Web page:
Most people find it difficult to imagine eternity. This is largely because the only kind of existence they have so far experienced is that of a world where everything happens within a framework of time and distance that can be measured. God alone understands eternity fully, because he alone is eternal (1 Tim 1:17). Human beings lives in a created order of which time is a part (Heb 1:2). Even the words they use to speak of eternity come from a world governed by time.

The meanings of words

When the Bible writers referred to eternity, they usually used the word for ‘age’. This was a word that denoted a length of time, without specifying its beginning or end. The writers used the word in relation to things that were very old or that would last for a very long time (Ps 24:7; 125:1; Hab 3:6; Rom 16:25). Concerning the past, the word could mean ‘a long time ago’ (Josh 24:2; Luke 1:70); concerning the future, it could mean ‘endlessness’ (Dan 2:44; 2 Peter 1:11). When they referred to immeasurable time, the writers may have used such expressions as ‘to all ages’ or ‘from age to age’, which have been translated as ‘from everlasting to everlasting’ and ‘for ever and ever’ (Neh 9:5; Ps 21:4; Rom 1:25; Eph 3:21; Jude 25).

The writers used similar expressions when they spoke of God as the eternal one (1 Chron 16:36; Ps 90:2; 106:48). Divine actions are called eternal, or everlasting, because of the character of the eternal God from whom they originate. This applies to both salvation and judgment (Isa 45:17; Jude 7), to life and destruction (John 17:2; 2 Thess 1:9). From a human standpoint, eternity is the age to come, in contrast to the present age (Mark 10:30; Eph 1:21). Eternal life, being the life of the age to come, is endless, because the age to come is endless. More importantly, it is life of a particular quality. It is a life that shares in some way the nature of God and that God gives through Jesus Christ (John 1:4; 5:21,24; 8:51; 17:2-3; see LIFE, sub-heading ‘Eternal life’). Even in the present age, believers in Jesus Christ have the life of the age to come – eternal life, the life of the kingdom of God (Matt 19:16,24; John 3:3,5,15; Col 1:13; see KINGDOM OF GOD).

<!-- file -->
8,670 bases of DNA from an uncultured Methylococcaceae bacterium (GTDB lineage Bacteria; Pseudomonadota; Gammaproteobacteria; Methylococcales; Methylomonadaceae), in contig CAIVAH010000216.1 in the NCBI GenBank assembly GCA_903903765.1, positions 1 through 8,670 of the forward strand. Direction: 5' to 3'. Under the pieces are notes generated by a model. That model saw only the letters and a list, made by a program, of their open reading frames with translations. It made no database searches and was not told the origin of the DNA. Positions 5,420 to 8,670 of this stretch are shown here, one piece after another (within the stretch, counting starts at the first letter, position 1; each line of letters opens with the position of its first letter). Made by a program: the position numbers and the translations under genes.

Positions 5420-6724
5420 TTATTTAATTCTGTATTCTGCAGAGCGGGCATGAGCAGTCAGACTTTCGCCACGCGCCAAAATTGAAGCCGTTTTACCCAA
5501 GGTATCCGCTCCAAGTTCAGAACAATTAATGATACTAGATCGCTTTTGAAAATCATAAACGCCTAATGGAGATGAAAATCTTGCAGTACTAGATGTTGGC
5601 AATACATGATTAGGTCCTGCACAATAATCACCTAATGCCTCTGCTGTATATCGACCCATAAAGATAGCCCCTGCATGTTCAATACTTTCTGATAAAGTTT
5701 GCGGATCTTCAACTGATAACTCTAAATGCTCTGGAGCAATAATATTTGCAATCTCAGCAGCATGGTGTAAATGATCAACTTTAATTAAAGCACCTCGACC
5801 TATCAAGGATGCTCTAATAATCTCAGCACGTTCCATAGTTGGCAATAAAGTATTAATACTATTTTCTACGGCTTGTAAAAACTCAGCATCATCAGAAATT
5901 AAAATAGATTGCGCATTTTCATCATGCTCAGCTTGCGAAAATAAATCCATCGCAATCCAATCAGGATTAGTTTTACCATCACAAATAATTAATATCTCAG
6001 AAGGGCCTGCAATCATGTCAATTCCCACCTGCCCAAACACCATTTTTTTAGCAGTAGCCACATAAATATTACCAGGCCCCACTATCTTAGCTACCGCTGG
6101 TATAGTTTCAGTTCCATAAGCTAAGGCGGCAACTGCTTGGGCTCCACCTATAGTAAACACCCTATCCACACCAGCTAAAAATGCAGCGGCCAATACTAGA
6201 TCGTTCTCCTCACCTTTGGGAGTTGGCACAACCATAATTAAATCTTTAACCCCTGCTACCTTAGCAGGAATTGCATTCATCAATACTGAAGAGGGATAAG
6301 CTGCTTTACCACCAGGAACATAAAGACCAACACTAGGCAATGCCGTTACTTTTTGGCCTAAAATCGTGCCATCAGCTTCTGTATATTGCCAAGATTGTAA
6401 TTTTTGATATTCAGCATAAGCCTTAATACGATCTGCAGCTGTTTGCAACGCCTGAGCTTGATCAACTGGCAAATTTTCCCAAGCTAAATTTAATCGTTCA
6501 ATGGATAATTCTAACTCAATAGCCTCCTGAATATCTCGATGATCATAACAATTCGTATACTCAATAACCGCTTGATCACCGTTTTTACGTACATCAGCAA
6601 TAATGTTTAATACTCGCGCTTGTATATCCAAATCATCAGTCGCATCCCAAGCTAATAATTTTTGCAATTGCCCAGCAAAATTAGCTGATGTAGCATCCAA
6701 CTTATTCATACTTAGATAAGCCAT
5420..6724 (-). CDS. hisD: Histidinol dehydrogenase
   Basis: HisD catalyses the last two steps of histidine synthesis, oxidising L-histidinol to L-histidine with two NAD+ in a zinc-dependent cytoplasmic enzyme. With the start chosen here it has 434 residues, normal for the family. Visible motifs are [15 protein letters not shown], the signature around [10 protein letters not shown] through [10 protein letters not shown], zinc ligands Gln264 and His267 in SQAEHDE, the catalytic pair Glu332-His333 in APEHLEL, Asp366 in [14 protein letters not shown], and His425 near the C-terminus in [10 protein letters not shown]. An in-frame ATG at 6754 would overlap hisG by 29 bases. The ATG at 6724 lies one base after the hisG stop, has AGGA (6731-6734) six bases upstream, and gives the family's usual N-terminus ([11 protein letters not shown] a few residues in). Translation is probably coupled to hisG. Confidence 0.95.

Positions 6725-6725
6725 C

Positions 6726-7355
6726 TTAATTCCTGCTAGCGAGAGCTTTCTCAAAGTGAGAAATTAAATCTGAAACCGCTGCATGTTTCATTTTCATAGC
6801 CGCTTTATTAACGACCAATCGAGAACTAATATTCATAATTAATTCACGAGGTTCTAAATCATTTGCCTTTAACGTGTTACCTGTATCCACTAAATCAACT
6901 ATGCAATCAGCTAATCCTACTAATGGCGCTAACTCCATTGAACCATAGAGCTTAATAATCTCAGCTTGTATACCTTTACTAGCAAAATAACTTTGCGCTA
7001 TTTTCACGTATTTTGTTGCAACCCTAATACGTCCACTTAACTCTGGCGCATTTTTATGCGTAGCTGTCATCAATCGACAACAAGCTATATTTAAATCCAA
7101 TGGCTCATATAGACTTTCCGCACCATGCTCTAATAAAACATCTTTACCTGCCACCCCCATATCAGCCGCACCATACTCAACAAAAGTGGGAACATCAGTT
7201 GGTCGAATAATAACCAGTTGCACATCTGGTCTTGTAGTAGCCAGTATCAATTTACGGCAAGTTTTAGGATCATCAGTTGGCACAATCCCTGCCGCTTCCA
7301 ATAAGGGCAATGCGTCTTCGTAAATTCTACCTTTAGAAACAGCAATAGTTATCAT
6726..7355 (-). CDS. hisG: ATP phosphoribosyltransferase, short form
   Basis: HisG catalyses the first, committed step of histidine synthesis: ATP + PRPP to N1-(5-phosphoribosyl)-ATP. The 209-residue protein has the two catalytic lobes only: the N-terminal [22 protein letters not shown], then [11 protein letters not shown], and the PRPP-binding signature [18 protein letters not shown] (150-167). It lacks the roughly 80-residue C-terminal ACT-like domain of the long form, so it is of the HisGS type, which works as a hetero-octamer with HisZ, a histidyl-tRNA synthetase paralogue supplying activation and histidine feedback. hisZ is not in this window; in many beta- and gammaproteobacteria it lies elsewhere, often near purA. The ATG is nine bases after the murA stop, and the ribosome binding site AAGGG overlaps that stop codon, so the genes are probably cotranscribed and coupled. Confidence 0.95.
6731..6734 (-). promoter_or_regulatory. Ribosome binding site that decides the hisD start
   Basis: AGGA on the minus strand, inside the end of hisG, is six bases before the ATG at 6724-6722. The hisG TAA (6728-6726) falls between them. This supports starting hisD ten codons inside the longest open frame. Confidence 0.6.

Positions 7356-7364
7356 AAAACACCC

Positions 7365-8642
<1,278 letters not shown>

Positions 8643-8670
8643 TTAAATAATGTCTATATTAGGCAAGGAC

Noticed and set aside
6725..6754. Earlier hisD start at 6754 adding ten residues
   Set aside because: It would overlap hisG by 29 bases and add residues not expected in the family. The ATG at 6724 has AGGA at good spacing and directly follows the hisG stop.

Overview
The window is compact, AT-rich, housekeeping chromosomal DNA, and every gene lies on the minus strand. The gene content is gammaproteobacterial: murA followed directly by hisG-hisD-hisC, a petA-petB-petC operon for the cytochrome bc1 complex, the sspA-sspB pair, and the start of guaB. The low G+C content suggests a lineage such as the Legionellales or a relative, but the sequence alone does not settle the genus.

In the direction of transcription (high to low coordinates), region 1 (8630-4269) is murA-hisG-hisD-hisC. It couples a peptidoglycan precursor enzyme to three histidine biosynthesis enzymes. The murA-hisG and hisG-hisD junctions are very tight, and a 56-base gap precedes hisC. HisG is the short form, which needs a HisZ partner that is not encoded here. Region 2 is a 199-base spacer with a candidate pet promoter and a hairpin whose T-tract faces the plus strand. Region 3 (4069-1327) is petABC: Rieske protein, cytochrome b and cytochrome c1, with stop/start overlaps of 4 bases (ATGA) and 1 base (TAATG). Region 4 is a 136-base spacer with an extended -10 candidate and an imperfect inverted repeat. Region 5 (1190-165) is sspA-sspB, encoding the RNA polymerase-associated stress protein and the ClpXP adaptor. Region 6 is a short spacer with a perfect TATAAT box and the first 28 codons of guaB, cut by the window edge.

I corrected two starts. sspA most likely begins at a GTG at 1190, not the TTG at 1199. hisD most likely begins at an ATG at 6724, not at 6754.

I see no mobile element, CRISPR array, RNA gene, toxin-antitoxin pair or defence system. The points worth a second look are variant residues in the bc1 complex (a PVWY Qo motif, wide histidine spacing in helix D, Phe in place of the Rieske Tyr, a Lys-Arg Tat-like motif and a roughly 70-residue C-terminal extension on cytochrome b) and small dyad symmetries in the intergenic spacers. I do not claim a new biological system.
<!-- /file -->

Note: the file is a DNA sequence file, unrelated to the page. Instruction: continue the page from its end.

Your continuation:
Divine and human viewpoints

Jesus’ teaching concerning the nature of eternal life showed that it was more than merely life stretched out for ever. It was life of an entirely different order from the normal life of this world (John 4:14; 6:51,63; 17:3). Likewise eternity is not time stretched out for ever, but is something of an entirely different order. The realization of this helps to ease the difficulties that may arise in understanding God’s foreknowledge. God is not limited by time, and therefore he sees time differently from the way human beings see it (2 Peter 3:8). An illustration that may help is that of a rod suspended horizontally in mid-air in a room. The rod has a beginning and an end, and represents time.

The room represents eternity (assuming now that its floor, ceiling and walls are removed and it extends endlessly in all directions). From any point in the room (i.e. eternity), a person can see the whole rod (i.e. time). Human beings, who live in time, might be likened to an ant moving along the rod. They have a record of what is past, they are conscious of what is present, but they do not know what lies ahead. God, from the viewpoint of eternity, sees the whole of time as eternally present before him. (See also TIME.) It is therefore inadequate to think of God’s eternity solely as everlasting existence. God is not limited in any way. His characteristics and qualities are immeasurable in every aspect of his being (Deut 33:27; Ps 103:17; 145:13; Isa 54:8; Rom 1:20; 1 Tim 1:17; see GOD).

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